Select the best alternatives based on feasibility and viability using the methodologies and criteria from the AoA plan. Ideally, the top three alternatives should be chosen, though the team can decide on the number with time and effort in mind. Finally, add the status quo to the final group of alternatives to go on to the next stage.
Documenting alternatives requires a good comprehension of what is needed for the team to analyze the data, generate metrics, and identify criteria. Detailed information for each status quo and top alternatives must include such points as:
- Background info and description
- Mission/vision-related objectives that are satisfied
- Qualitative benefits
- Estimate of future requirements
- Risks and mitigations
- Project risks
- Dependency relationships
This step can be tedious and time-consuming depending on the availability and completeness of the information needed so that an apples-to-apples comparison can be made. Good intra-team communication is essential throughout, but especially in documenting the alternatives. Regular updates and sharing with the group allow a continuous review process to elevate the quality of documentation the team produces. When choosing team members, look for good collaborators who can best support this process.
Dissecting each alternative’s documentation to generate the agreed-upon metrics and selection criteria seems to be a simple matter of dragging in values to formulas and collecting them into an Excel table, right? Yes, but….no matter how prepared the team is, generating the metrics is hard work. A well-trained, ready, and cohesive team will have an easier time, but it’s still challenging. Even with the methodology laid out, quantifying effectiveness and qualitative benefits can feel like trying to fit a round peg into a well-defined square hole.
A good list of scores to create for each alternative includes the following:
- Documented qualitative benefits, both quantifiable and non-quantifiable
- Ranked general risks by significance to the mission/business need
- Risk-adjusted cost estimate over the alternative’s lifecycle
- Risk-adjusted benefit estimate over the alternative’s lifecycle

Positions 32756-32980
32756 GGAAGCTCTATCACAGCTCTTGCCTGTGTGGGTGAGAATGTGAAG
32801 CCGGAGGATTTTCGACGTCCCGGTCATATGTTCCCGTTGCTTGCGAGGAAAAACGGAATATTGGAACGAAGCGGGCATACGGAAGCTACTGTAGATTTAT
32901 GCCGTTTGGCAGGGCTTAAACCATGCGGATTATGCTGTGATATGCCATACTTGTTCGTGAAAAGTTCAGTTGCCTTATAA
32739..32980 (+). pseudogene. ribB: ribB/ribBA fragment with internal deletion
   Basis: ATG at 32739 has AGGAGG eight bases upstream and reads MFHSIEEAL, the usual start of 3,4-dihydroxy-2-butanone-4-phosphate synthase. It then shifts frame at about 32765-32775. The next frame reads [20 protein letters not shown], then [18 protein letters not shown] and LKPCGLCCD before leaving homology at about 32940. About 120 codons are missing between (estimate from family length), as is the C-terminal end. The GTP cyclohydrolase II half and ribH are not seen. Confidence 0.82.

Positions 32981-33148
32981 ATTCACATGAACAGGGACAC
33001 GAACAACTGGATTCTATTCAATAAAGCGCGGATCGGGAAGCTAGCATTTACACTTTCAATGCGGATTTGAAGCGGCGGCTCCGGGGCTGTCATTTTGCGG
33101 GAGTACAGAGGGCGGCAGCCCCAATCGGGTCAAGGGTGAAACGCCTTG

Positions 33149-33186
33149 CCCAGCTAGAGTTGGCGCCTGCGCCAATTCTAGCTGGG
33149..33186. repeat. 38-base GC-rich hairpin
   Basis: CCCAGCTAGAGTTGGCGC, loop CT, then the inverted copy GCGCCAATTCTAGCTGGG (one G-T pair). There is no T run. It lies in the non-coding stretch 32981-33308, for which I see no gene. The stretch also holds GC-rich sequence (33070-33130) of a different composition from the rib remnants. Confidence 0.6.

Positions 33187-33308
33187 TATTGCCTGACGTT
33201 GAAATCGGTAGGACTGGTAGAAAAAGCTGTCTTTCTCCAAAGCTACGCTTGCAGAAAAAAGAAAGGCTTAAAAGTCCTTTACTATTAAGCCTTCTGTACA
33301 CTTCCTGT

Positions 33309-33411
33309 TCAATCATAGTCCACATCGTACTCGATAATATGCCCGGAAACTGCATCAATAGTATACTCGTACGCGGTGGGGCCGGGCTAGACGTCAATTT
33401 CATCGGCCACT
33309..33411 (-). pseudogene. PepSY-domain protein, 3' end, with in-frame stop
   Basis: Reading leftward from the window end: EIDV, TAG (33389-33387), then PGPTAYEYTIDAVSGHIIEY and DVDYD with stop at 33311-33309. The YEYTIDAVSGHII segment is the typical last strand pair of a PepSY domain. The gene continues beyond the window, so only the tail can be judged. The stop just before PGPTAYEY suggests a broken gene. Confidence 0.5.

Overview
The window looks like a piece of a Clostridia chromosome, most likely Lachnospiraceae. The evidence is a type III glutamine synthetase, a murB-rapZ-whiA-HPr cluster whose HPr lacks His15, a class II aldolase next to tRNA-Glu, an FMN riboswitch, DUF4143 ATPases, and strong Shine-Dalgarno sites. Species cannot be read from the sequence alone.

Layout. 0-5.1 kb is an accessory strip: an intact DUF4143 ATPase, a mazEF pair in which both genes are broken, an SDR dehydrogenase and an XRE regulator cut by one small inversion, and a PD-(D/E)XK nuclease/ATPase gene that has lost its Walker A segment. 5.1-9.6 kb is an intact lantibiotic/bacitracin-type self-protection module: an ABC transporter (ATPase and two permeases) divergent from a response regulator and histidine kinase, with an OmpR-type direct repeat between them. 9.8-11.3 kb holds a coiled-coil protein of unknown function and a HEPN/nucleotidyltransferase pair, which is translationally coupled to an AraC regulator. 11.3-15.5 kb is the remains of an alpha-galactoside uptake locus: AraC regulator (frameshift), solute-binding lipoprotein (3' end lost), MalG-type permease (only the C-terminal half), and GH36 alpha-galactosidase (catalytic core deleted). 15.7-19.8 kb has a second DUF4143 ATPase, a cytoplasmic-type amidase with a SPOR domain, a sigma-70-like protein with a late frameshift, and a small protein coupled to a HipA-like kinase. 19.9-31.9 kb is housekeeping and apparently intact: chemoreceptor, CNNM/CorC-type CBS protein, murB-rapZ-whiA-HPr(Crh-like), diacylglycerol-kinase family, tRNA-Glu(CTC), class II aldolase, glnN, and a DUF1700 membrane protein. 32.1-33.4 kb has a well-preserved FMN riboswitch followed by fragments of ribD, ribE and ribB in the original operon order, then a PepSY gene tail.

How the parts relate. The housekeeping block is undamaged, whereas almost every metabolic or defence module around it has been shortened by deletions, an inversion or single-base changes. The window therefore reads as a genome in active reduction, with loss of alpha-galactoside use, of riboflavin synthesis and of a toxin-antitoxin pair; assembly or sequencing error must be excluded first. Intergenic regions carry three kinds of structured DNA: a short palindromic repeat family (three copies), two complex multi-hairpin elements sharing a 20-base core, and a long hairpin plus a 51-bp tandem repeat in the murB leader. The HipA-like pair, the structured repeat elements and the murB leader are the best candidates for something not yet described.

- Financial metrics like net present value, benefit-to-cost ratio, and payback period
Decide Best Alternative
The breakdown of each alternative into comparable metrics should yield healthy options from which the decisionmaker can choose. Of course, there is no hard and fast rule for which alternative is the winner. Still, a decision that goes against a ranked ordering by risk, qualitative and financial metrics must be defensible by sound logic and reasoning.
Due Diligence Options
Finally, we come to some options that can be performed along the way to make the Analysis of Alternatives more robust and stand against the scrutiny of quality assurance. The first due diligence opportunity is an extra level of analysis around the top alternatives, including the status quo. Particular attention can be given to exploring how one alternative’s differentiating factor could be applied to other options to produce more significant benefits. This synergy of choices should be thoroughly scrutinized throughout the AoA process to identify any possible detractors.
Lastly, due diligence can be performed by conducting a sensitivity analysis. Like the first due diligence point above, instead of looking for greater benefits, look for ways that a singular change to an alternative’s metric scores would impact the final ranking. Again, this gives a measure of sensitivity to each alternative’s ranking, which may influence the final choice.
The Alternatives Decision Framework assures the team that a very well-informed choice will be made. There is undoubtedly a need for such effort and the people and process management that make it go as smoothly as possible and drive it through to completion.
If your organization is embarking on new efforts to modernize or upgrade existing capabilities, reach out to SkyePoint Decisions to be your partner of choice to execute the Alternatives Decision Framework and achieve your mission goals.